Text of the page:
Given the years, the money, expertise and energy we’ve spent on creating and managing archaeological data archives, the relative lack of evidence of reuse is a problem. Making our data open and available doesn’t equate to reusing it, nor does making it accessible necessarily correspond to making it usable. But if we’re not reusing data, how can we justify these resources? In their reflections on large-scale online research infrastructures Holly Wright and Julian Richards (2018) have recently suggested that we need to understand how to optimize archives and their interfaces in order to maximize the use and reuse of archaeological data, and explore how archaeological archives can better respond to user needs alongside ways to document and understand both quantitative and qualitative reuse.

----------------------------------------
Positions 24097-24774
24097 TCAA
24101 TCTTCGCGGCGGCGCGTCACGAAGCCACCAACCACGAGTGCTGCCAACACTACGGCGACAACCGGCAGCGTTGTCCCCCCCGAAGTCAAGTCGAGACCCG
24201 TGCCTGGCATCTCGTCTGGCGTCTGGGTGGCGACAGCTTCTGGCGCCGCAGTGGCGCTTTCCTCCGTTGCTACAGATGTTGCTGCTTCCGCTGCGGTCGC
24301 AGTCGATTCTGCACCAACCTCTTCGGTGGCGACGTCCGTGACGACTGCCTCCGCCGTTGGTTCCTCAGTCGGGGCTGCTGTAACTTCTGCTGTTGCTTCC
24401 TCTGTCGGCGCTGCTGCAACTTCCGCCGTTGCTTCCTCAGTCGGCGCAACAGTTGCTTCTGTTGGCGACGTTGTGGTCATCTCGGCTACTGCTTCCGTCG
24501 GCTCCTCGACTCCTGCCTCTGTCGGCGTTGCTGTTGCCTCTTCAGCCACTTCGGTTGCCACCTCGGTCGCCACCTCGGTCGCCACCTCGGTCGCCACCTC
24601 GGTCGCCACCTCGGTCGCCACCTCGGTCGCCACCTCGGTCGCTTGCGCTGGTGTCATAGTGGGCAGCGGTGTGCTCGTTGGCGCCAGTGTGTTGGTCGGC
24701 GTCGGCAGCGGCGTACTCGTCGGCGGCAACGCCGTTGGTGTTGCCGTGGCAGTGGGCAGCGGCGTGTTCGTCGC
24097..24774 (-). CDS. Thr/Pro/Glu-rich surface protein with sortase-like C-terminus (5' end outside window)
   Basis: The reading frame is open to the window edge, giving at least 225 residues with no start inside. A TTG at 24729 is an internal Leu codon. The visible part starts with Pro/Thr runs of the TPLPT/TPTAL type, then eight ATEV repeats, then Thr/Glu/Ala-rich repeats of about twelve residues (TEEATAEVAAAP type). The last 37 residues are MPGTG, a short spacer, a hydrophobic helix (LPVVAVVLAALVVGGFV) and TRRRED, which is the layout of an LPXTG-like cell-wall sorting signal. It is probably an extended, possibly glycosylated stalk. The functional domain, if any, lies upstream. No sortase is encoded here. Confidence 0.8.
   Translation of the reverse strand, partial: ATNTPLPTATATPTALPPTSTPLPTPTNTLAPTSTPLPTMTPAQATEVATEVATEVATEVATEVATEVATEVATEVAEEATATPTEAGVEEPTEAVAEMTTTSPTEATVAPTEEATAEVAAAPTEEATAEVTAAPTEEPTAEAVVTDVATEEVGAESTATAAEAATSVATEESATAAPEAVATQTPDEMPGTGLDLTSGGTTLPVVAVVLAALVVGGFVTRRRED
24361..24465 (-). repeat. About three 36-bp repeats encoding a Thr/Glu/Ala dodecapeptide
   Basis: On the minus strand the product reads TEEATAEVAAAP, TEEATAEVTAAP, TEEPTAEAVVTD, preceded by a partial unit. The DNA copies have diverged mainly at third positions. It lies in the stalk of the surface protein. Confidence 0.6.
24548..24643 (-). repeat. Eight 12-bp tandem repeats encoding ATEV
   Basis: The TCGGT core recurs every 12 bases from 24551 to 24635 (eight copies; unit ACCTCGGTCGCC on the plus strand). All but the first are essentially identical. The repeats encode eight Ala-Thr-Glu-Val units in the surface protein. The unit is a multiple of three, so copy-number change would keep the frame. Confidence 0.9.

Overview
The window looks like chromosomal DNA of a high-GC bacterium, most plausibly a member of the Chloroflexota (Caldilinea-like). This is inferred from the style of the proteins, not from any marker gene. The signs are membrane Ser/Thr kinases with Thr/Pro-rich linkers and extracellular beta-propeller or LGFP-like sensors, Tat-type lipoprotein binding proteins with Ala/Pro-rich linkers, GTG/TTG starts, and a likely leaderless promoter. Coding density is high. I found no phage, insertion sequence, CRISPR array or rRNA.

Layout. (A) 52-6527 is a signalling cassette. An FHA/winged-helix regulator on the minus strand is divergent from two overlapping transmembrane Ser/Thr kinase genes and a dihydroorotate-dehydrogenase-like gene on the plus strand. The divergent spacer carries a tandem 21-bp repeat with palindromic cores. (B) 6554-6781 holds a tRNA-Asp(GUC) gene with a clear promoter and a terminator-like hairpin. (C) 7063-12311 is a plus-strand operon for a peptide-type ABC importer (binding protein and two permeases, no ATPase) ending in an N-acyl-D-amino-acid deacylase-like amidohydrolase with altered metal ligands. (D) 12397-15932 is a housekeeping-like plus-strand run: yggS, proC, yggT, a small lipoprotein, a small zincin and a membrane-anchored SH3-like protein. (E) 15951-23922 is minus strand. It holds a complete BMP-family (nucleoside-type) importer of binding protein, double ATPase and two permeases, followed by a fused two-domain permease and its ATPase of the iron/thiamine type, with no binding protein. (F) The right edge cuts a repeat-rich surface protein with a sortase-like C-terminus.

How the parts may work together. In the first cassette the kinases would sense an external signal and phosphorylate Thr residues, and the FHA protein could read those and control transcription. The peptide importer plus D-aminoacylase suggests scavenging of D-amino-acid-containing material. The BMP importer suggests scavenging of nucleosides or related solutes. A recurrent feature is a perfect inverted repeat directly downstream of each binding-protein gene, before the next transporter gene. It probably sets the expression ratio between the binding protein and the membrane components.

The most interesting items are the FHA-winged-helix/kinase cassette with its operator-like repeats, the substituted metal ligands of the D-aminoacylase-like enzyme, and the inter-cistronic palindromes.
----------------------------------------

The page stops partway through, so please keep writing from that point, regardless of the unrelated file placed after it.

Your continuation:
However, I would argue that all these kinds of issues (alongside those of citation, recognition, training, etc.) while not resolved are at least known and mostly acknowledged. The real challenges to data reuse lie elsewhere and entail a much deeper understanding and appreciation of what reuse entails: issues associated with the re-presentation and interpretation of old data, the nature and purpose of reuse, and the opportunities and risks presented by reuse. Such questions are not specific to digital data; however, digital data change the terms of engagement with their near-instant access, volume, and flexibility, and their potentially transformative effects on the practice of archaeology now and in the future.